Monday, September 15, 2003

Mom, Robots and September 16

My mother crossed my mind today. Tomorrow would have been her birthday. In some respects it is odd that I remembered. Some years I have missed the connection to the date entirely, only to remember many days later. She died Valentine's Day a few months before my son was born, many years ago now.

I was websurfing today and stumbled upon a humanoid robotic project site at MIT. It reminded me of her desire to have a robot that she could command verbally to take care of the routine tasks of upkeep in a home. She would have been excited about the research they are doing. She would have been amazed at home computers and the internet. I can visualize the things she would do if she had lived to see it. It is funny how odd details in memory pop up like that.

It wasn't until later that I realized that tomorrow would have been her birthday.

She was barely a teenager when she had me and I was in my early thirties when she died. I was in the fog of pregnancy and felt her loss, yet somehow did not process it entirely until much later. The loss and grieving came in bits and pieces as I was busy learning the tasks and basking in the joys and terrors of being someone's mother.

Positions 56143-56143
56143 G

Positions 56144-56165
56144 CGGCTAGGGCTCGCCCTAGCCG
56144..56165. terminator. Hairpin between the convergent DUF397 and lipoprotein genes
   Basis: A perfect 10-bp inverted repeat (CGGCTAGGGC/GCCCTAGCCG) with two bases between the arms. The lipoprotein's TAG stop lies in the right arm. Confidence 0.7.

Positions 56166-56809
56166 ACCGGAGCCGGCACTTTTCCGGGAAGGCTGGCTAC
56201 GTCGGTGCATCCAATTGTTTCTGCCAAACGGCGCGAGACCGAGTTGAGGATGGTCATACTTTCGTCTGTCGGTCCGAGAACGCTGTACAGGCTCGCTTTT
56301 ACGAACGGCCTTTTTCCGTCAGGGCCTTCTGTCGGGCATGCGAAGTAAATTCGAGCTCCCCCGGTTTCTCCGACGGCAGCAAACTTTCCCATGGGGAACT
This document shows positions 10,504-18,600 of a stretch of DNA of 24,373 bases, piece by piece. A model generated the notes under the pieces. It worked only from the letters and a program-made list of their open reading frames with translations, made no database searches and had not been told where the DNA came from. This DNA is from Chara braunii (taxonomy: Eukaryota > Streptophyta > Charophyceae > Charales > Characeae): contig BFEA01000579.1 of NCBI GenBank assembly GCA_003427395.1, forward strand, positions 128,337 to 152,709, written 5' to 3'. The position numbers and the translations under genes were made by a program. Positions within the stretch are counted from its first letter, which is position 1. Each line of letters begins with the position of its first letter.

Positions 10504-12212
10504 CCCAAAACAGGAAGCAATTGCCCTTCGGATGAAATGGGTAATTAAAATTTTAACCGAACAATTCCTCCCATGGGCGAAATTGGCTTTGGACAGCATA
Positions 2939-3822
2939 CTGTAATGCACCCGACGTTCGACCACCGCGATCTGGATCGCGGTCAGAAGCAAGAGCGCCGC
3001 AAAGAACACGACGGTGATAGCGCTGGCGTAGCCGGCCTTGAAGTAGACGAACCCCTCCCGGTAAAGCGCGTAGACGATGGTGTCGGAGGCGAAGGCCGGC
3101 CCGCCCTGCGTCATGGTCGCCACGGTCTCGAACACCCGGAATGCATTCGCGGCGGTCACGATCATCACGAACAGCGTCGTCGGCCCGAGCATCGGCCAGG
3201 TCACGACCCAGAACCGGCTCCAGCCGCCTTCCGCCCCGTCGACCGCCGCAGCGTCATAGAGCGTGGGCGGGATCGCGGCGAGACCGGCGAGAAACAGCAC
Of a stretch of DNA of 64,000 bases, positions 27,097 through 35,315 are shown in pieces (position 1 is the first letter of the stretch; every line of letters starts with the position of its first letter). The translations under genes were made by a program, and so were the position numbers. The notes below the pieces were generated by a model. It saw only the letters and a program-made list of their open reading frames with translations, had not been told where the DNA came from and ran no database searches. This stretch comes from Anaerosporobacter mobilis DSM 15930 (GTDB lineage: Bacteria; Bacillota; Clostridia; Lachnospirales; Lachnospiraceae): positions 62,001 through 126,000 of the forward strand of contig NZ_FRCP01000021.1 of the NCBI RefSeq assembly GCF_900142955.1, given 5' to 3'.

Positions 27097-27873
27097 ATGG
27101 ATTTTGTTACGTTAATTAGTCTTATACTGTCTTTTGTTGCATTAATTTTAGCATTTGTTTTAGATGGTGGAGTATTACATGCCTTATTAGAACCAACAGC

There were days after my son was born that I would pick up the phone to call her to talk or ask a question or share some detail about motherhood- only to realize a second or so after having the receiver in my hand and just as I was about to dial the number I know by heart, that she wouldn't be at the other end of the line. It was still happening even a year or so later. It was always an eerie, hollow, lonely feeling when it did. A hole in my heart that most days I didn't realize was there.

I did that less and less as time went on. And then one September I forgot her day, and another... and then some years I would remember and some I would forget.

She never made it to the age I am now. She was a little fearful of aging and the different losses it can bring. She could not think of any pluses. I can. She helped me to be, to question, and to learn many things- most of them good. Included in those things is my desire to puzzle out human behavior, though I am sure she did not realize how she nurtured that one. But, there were also some lessons on how not to deal with life.

She was intelligent and capable, beautiful and clever. She was also insecure, though that was a part she thought she hid from the world. She thought that her worth and value came entirely from the approval and opinions of others and carried with her a fear that they would withdraw their approval. I don't know if she would have ever learned that it did not, that basing self worth on approval from others is a precarious place to look for value. We have to start with finding our own self worth. The approval from others comes after and sometimes it doesn't, but the world doesn't end either way. Perhaps it is enough now that her daughter did learn and does understand.

So this year I remember; I am glad she was born; I am glad she was my mother.

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